Obediently wedding the depraved rebel leader means giving up her music. Confronting him with the growing power of her voice could kill her.
“Blessed with an unrivaled voice, Kaiya dreams of a time when a song liberated enslaved humans from their orc masters. Maybe then, the imperial court would see the awkward, gangly princess as more than a singing fool.
When members of the emperor’s elite spy clan uncover a brewing rebellion, the court hopes to appease the ringleader by offering Kaiya as a bride.”
I really expected more out of this. As of writing this review, it has been almost 2 weeks since I read it and honestly, all I can remember is how much the MC and the love interest irked me.
Kaiya is a 16 year old princess in this Asian-inspired fantasy world where rebellion and insurrection are brewing on all sides. After meeting Hardeep, a prince from a neighboring kingdom, and hearing the plight of his people and how it has been perpetuated by her own nation, Kaiya sets about writing the wrongs that her country has been doing.
In two side POVs we see the story of Tian, former childhood friend the princess now exiled and turned spy, and Jie, a half elf who works alongside Tian in covert operations. These POVs made the book readable for me. Their story and backstories were interesting and fun to read.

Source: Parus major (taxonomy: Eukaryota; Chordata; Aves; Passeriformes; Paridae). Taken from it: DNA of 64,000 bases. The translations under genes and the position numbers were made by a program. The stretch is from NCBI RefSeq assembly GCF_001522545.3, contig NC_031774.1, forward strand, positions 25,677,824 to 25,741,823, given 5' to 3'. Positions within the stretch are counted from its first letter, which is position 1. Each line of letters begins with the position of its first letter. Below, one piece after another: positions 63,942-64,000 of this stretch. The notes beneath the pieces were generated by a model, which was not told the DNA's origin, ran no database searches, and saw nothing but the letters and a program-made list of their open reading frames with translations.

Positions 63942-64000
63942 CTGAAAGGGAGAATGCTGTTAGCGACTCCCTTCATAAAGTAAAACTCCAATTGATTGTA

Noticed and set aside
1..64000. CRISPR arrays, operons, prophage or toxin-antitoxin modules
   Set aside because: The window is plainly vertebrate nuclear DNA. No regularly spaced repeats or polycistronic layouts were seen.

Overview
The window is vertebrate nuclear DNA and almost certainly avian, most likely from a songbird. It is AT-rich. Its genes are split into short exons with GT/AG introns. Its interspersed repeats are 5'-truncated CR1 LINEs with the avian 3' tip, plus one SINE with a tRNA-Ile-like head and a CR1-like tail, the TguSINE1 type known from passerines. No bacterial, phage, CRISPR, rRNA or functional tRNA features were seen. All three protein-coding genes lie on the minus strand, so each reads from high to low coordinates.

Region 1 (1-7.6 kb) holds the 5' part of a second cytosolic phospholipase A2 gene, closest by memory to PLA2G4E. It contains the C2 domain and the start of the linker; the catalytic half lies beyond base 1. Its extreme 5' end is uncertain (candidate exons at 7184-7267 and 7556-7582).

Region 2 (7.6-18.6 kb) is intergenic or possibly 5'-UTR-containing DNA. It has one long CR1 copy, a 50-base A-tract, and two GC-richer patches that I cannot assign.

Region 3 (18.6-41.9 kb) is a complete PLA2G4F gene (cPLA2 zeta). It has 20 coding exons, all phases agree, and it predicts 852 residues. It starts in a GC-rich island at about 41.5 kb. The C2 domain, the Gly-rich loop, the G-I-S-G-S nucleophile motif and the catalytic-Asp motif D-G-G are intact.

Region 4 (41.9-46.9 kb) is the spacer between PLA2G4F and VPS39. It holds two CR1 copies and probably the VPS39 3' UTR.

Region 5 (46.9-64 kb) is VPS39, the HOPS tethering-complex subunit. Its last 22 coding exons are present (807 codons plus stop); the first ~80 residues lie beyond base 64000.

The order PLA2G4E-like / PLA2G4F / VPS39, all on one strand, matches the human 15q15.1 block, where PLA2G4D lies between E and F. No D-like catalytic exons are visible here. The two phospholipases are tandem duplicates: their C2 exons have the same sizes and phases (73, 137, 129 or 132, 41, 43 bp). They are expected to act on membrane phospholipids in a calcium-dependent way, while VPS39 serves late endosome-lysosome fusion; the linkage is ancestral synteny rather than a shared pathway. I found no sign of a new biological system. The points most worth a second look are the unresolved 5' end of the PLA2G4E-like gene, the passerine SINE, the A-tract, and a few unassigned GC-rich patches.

Kaiya’s….not so much.
I really kind of hated her for the first half of the book. She meets Prince Hardeep in pretty much the first chapter and basically turns into a simpering moron.
I had actually convinced myself that he was using some sort of mind magic on her because she was just not thinking at all. Funnily enough, when he disappears for a few chapters, she actually makes (mostly) intelligent decisions and comments and I kinda liked her. Then Hardeep shows back up and she goes back to being his slave. All because he’s hot and likes music.
Beyond all that, I didn’t even think that Hardeep had much character development at all. No personality whatsoever. His function seemed to be eye candy and plot device and acting cheesy.
The story itself was okay, especially toward the end where it got a lot better. But again, characters that I could not stand ruined the whole thing for me. I love the idea of Asian-inspired fantasy and it seems like we are seeing more and more of it lately so I was excited about this one.
Like I said, the Tian and Jie chapters were great. I could read a whole book just about them and very likely love it. They are both intelligent, capable, and fully crafted characters that I would love to see more of. And if Kaiya would get away from Hardeep and show off more of the strength that was displayed when he is not around, I would read more.Unfortunately, I don’t see that being the case and so I don’t think I will be continuing the series.